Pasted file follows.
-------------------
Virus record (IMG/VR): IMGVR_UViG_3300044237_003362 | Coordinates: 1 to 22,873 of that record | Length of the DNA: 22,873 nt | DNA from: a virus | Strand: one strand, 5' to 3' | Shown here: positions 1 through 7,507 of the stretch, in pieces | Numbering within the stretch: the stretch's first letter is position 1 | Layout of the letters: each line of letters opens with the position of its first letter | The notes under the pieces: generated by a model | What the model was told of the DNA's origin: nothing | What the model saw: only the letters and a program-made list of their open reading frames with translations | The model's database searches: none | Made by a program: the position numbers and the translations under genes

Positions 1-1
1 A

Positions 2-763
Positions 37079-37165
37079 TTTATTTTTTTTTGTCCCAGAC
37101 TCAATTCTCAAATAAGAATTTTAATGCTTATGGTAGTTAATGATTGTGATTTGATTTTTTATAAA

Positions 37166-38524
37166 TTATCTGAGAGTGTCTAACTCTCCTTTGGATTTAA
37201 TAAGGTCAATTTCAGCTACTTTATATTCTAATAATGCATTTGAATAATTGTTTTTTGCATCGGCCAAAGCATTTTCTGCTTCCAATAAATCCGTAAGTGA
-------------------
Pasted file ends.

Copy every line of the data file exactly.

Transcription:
Virus record (IMG/VR): IMGVR_UViG_3300044237_003362 | Coordinates: 1 to 22,873 of that record | Length of the DNA: 22,873 nt | DNA from: a virus | Strand: one strand, 5' to 3' | Shown here: positions 1 through 7,507 of the stretch, in pieces | Numbering within the stretch: the stretch's first letter is position 1 | Layout of the letters: each line of letters opens with the position of its first letter | The notes under the pieces: generated by a model | What the model was told of the DNA's origin: nothing | What the model saw: only the letters and a program-made list of their open reading frames with translations | The model's database searches: none | Made by a program: the position numbers and the translations under genes

Positions 1-1
1 A

Positions 2-763
Positions 37079-37165
37079 TTTATTTTTTTTTGTCCCAGAC
37101 TCAATTCTCAAATAAGAATTTTAATGCTTATGGTAGTTAATGATTGTGATTTGATTTTTTATAAA

Positions 37166-38524
37166 TTATCTGAGAGTGTCTAACTCTCCTTTGGATTTAA
37201 TAAGGTCAATTTCAGCTACTTTATATTCTAATAATGCATTTGAATAATTGTTTTTTGCATCGGCCAAAGCATTTTCTGCTTCCAATAAATCCGTAAGTGA